117 countries vote for a global moratorium on executions

International standards

By Maria Donatelli, on 19 December 2014

On December 18, 2014, the UN General Assembly (UNGA) reaffirmed for the fifth time since 2007 its wide support for the resolution “Moratorium on the use of the death penalty”, showing that the trend towards abolition is irreversible.
Resolution A/RES/69/186, which already enjoyed increasing support during the vote of the UNGA’s Third Committee in November, was passed with a record 117 votes in favour, 38 against, 34 abstention and four absent.
The resolution has gained support over the years and is now cosponsored by 94 States. The cosponsors have decided to reiterate what they had stated in the past, but also to introduce new elements to make the text stronger in encouraging all States to take further steps towards respecting international law and reducing the application of the death penalty.
In particular, possibly as the result of the focus of World Day Against the Death Penalty 2014 on the death penalty and mental disorders, the paragraph of the text concerning vulnerable groups that was introduced in 2012 referring only to minors and pregnant women now mentions “persons with mental or intellectual disabilities” as well.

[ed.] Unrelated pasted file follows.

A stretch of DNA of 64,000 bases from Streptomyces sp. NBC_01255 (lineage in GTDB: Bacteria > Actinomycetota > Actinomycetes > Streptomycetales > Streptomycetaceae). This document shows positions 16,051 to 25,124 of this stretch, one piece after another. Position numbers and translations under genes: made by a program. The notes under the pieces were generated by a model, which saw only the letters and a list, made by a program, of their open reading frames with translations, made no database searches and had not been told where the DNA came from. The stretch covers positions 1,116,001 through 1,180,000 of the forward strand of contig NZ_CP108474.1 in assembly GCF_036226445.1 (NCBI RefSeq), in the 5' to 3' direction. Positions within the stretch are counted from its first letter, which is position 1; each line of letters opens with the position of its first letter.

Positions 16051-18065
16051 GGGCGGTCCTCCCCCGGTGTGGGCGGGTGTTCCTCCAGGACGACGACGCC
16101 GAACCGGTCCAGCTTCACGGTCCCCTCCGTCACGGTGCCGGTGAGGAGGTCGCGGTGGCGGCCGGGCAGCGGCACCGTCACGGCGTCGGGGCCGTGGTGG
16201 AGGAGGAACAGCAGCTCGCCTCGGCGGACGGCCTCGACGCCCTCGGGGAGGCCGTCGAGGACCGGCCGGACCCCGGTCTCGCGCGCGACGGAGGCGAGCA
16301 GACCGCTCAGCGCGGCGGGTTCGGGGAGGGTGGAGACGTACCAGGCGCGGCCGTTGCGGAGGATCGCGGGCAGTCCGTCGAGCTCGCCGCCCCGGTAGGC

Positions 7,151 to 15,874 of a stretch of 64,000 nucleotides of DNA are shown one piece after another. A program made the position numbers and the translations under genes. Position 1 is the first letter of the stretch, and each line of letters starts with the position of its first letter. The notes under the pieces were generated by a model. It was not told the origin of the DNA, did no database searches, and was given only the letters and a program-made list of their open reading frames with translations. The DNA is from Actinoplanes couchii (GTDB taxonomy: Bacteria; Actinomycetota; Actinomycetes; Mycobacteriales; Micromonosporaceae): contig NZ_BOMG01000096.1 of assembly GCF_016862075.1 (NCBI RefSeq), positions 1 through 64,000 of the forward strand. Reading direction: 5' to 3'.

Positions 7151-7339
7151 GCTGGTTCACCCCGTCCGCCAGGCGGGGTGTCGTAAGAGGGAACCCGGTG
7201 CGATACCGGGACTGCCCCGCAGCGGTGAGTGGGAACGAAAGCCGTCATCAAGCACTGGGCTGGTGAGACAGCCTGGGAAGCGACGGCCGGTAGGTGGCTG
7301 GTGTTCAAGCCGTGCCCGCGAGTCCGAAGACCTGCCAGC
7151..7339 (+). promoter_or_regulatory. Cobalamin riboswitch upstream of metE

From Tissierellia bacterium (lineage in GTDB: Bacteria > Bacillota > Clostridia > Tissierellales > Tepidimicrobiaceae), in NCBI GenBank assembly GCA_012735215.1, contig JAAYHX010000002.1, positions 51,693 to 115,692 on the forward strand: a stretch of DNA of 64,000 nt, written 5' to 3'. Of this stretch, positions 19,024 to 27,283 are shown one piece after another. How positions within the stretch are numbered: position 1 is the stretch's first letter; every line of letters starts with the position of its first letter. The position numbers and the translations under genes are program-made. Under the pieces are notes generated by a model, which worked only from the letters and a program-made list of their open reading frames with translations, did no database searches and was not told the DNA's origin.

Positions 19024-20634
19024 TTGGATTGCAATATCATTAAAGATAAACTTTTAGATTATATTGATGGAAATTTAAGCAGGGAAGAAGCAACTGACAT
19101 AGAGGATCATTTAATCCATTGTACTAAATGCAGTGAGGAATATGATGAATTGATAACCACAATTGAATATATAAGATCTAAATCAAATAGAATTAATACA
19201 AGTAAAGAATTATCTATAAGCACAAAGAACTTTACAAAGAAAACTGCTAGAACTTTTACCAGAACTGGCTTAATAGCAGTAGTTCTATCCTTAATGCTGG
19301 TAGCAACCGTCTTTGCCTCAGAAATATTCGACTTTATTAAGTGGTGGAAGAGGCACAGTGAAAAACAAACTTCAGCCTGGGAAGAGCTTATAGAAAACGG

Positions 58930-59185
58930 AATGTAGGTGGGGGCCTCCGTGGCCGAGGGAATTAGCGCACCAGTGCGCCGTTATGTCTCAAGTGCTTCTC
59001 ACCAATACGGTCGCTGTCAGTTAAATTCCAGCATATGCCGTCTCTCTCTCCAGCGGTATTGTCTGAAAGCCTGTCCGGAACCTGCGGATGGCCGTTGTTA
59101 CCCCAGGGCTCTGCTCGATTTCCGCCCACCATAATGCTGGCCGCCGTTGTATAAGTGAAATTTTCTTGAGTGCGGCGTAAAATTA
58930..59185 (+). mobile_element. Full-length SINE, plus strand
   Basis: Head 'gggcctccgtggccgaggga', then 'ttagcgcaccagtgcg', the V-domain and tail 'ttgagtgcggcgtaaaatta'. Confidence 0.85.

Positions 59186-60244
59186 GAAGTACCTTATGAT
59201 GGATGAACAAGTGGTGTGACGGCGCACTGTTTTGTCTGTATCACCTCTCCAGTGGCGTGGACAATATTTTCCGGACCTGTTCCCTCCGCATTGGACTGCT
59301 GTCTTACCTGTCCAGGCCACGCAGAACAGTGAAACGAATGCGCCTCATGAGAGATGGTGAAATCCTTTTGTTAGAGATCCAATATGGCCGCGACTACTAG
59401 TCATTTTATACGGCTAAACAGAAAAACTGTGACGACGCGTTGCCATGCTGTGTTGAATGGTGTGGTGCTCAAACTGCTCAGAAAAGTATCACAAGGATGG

Consular protection for foreign nationals

Another important addition to the text is the paragraph concerning the protection of the rights of foreigners facing the death penalty, especially their right to receive consular assistance. Paragraph 5(b) calls on member states to respect their obligations under article 36 of the 1963 Vienna Convention on Consular Relations. The convention requires that states notify a detained foreign national of their right to inform their consulate or embassy of their detention so that they can receive assistance.
The World Coalition Against the Death Penalty welcomes the increasing support for the resolution (+6 States) and congratulates the 117 governments that voted in favour of it. The World Coalition regrets that 38 States (-3) voted against the resolution and that 34 abstained. Four were absent.
For the second time in a row, positive news came from Africa where Niger, Eritrea and Equatorial Guinea supported the resolution for the first time, while Uganda went from a negative vote to abstention, raising hope for abolitionists on the continent.
In the Arab World, Tunisia reaffirmed the positive vote already expressed in 2012 and Bahrain moved from a negative vote to abstention.
In Asia and the Pacific, Papua New Guinea, after a positive change in 2012, went back to opposing the resolution. Yet positive steps forward were taken by Fiji that voted in favour and Myanmar and Tonga that abstained.
In the Caribbean, Suriname supported the resolution for the first time, showing the will to move towards abolition already expressed during the World Coalition’s general assembly meeting in June this year.
The text of the new resolution requests the UN Secretary General to report to the General Assembly at its 71st session on the implementation of this fifth resolution. Another resolution on a moratorium will be then further discussed under the item “Promotion and protection of human rights: human rights questions, including alternative approaches for improving the effective enjoyment of human rights and fundamental freedoms” in 2016.

Photo: UN/Ryan Brown



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